Former acting United States Attorney General Sally Yates has been appointed by US Soccer to lead an investigation into allegations of sexual misconduct in the National Women’s Soccer League (NWSL).
US Soccer said in a statement that Yates would look into allegations of “abusive behaviour and sexual misconduct” that have rocked the league following reporting by The Athletic.
Yates, who served as deputy Attorney General for two years after being chosen for the role by Barack Obama, “will be given full autonomy, access and the necessary resources to follow the facts and evidence wherever they may lead”, US Soccer said.
The investigation led by the 61-year-old, now with the King & Spalding LLP firm, will begin immediately, the national governing body added.
The NWSL has appointed a new Executive Committee following the resignation of commissioner and former United States Olympic and Paralympic Committee chief marketing officer Lisa Baird, who quit in the wake of The Athletic report detailing allegations of sexual coercion by coach Paul Riley.
“On behalf of the entire league, we are heartbroken for what far too many players have had to endure in order to simply play the game they love, and we are so incredibly sorry,” said a statement from Executive Committee members Amanda Duffy, Angie Long and Sophie Sauvage.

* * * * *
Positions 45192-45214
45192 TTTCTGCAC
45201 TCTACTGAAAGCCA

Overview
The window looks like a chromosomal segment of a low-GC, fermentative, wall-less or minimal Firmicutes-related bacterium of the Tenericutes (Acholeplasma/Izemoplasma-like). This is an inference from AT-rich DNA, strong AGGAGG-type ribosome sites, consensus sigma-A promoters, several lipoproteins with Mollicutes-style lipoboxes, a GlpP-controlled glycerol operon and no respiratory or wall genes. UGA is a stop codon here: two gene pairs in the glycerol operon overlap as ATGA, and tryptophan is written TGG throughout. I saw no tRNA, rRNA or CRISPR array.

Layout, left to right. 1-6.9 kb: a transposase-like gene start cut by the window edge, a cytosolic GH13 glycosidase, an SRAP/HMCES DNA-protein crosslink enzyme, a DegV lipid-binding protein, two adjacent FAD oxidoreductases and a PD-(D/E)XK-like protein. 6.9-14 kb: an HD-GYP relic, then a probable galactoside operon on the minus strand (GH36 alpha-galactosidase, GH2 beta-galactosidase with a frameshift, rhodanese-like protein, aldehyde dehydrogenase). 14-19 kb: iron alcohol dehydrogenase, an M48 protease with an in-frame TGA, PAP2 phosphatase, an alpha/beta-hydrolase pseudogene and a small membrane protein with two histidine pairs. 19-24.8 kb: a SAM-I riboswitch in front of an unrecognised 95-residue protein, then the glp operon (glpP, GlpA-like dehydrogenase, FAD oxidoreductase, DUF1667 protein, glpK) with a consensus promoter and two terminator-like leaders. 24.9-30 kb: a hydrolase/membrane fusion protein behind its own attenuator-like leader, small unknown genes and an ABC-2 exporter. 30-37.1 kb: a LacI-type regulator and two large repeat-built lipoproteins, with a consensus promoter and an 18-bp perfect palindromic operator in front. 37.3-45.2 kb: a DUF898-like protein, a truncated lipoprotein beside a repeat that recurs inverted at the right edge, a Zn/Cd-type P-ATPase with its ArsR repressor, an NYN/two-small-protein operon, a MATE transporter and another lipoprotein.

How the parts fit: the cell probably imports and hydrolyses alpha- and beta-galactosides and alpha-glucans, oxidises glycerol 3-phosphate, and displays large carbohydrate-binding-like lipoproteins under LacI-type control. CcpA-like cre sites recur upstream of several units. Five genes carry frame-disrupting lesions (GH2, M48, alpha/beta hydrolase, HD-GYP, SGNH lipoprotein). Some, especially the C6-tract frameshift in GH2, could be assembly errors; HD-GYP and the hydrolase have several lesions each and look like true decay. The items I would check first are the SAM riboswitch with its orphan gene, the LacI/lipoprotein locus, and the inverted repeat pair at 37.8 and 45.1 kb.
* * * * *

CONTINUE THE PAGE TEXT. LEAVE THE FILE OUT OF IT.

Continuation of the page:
The league has hired the Covington & Burling law firm, which investigated claims of bullying within the World Anti-Doping Agency, to conduct its own independent probe.
Riley was sacked as head coach of the North Carolina Courage and suspended by US Soccer following The Athletic report.
FIFA has also said it will investigate the allegations, which led to the NWSL suspending all of its matches this past weekend.
Former NWSL players Sinead Farrelly and Meleana Shim spoke out against the 58-year-old to The Athletic in a story that has sent shockwaves through the sport.
Farrelly claims that the harassment began in 2011 when she played for Philadelphia Independence of the Women’s Professional Soccer League and continued when she joined the NWSL’s Portland Thorns in 2014, both managed by Riley.
She says that she was “under his control” and was coerced into having sex with Riley on multiple occasions.
In 2015, Riley was under investigation for inappropriate conduct.
Farrelly claims he “made harassing comments about my personal relationships and sexual orientation” which he was not scrutinised for.
Riley was removed as head coach of the Portland Thorns following the investigation but was later announced as the manager of the North Carolina Courage.
He denies wrongdoing.
US national women’s team star Alex Morgan said on Twitter that the NWSL “was informed of these allegations multiple times and refused multiple times to investigate the allegations”.
Fan groups at Major League Soccer side the Portland Timbers, who share an owner, general manager and stadium with the Thorns, flew banners in support of the NWSL players at their match against Inter Miami yesterday.
“Believe, support and protect NWSL players,” read one banner, while another simply stated: “You knew.”